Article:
A discussion for change

For most of us, the weekends are a time to relax, to push our cares and worries to the side, and look away from our problems.  But this Sunday, October 7, a group of dedicated citizens and leaders from communities in and around Chicago’s South Side did just the opposite; they gathered in the auditorium of the DuSable Museum to confront one of the most devastating and deeply entrenched challenges facing the city today–how to curb and eventually reverse the increase in youth violence.  The afternoon began with the screening of two documentaries about this theme and words from each of their directors. In both, the pain was palpable to all present, but the entreaty for action on the individual and community levels was equally moving.  The suffering was not presented as hopelessness, but rather as urgency.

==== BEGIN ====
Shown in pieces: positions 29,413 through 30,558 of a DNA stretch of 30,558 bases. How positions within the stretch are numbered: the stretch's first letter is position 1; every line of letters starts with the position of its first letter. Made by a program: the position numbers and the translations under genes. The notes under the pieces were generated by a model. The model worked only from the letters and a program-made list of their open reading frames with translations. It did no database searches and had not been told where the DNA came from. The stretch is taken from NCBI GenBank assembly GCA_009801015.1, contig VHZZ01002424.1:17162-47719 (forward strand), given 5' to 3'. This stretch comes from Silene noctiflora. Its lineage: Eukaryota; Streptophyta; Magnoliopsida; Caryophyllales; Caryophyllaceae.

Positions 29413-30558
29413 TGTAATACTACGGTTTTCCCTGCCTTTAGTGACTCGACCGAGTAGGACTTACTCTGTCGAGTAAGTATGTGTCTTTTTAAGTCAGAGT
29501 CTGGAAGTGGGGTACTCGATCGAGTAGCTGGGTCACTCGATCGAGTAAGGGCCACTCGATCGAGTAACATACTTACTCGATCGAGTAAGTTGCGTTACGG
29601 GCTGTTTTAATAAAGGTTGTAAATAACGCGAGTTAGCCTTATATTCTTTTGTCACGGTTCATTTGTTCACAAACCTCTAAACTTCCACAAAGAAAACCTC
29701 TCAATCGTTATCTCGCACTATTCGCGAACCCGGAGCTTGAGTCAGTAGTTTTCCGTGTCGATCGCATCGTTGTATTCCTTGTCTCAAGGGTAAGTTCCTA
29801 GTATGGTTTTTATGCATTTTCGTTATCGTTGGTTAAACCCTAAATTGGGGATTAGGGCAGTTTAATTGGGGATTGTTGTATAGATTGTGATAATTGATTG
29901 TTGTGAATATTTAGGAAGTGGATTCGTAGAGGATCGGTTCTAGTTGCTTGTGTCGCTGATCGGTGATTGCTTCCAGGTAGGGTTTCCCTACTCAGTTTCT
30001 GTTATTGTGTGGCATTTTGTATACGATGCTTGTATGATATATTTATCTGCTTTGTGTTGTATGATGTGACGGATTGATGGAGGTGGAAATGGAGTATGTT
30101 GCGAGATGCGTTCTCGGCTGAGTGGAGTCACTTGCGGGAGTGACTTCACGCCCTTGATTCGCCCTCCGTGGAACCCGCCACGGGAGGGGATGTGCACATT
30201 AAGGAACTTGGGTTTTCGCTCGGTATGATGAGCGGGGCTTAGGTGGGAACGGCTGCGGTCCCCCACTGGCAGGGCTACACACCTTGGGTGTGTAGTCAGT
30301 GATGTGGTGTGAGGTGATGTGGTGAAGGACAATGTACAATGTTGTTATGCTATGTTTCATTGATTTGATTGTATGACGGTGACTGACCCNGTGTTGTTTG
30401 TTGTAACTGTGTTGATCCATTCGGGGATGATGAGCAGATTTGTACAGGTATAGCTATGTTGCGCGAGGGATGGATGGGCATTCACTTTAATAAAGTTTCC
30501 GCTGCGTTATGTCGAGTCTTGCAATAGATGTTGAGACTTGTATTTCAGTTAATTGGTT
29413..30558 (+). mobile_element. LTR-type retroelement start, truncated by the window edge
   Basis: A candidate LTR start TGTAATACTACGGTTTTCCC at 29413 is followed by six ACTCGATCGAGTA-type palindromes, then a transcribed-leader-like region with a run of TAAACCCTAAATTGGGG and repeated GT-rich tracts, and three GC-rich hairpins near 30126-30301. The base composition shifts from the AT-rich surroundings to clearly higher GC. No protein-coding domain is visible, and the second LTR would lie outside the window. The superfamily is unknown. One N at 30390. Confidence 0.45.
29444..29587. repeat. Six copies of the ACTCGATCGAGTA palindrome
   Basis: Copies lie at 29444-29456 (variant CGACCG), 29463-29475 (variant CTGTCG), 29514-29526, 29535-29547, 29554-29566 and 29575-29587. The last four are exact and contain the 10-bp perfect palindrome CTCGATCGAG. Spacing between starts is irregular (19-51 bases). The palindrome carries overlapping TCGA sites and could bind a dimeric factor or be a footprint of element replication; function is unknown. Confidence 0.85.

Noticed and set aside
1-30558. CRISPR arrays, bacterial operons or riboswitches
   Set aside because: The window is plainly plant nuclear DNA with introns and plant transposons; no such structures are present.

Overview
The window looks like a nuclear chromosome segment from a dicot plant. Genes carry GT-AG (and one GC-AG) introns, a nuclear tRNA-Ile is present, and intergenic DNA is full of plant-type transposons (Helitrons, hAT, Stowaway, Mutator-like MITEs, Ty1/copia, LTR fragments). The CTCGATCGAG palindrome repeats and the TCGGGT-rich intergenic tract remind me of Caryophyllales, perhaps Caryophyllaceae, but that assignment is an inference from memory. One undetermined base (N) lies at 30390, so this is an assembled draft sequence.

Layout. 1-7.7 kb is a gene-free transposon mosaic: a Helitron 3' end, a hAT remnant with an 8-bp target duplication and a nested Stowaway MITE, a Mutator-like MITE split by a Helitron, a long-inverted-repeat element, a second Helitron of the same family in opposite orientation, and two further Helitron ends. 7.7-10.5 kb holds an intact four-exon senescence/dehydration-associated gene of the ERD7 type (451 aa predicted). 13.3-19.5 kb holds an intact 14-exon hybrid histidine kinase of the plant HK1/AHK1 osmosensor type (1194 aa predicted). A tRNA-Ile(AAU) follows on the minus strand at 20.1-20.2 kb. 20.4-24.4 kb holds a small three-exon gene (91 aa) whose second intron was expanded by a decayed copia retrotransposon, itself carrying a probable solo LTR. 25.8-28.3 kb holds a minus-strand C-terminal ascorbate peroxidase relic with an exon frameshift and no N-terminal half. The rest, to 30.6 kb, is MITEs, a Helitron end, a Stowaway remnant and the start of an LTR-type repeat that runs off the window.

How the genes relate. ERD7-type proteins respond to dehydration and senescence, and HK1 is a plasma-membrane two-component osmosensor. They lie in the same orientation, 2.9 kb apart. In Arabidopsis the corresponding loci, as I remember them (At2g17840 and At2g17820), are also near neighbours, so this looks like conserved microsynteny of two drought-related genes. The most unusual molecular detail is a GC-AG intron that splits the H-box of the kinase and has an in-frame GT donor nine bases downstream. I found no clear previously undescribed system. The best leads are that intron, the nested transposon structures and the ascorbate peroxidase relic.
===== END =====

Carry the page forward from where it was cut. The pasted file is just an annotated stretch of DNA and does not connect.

As the microphones were opened up to the audience, it became clear that the room was filled not only with people who were touched by the violence in their communities, but who were doing something to try to change it.  A quote from the film “Nineteen and a Day” rang in my ears: “Picking up a gun is easy, but what’s hard is to change the lifestyle that allows you to pick up that gun.”  The films made it clear that youth violence isn’t an isolated problem; it is a result of a vast network of historical and present-day factors. The forum made clear that every person has a role to play in remedying one of those.  From the nonviolent, teenage rapper JDEF, who was the subject of one of the films, to recovered drug addicts turned motivational speakers, to the young man Brandon who was brave enough to voice his opinion about the problem and its cure–anyone who lives among violence but chooses to live above it, serves as a role model and a positive influence on their peers.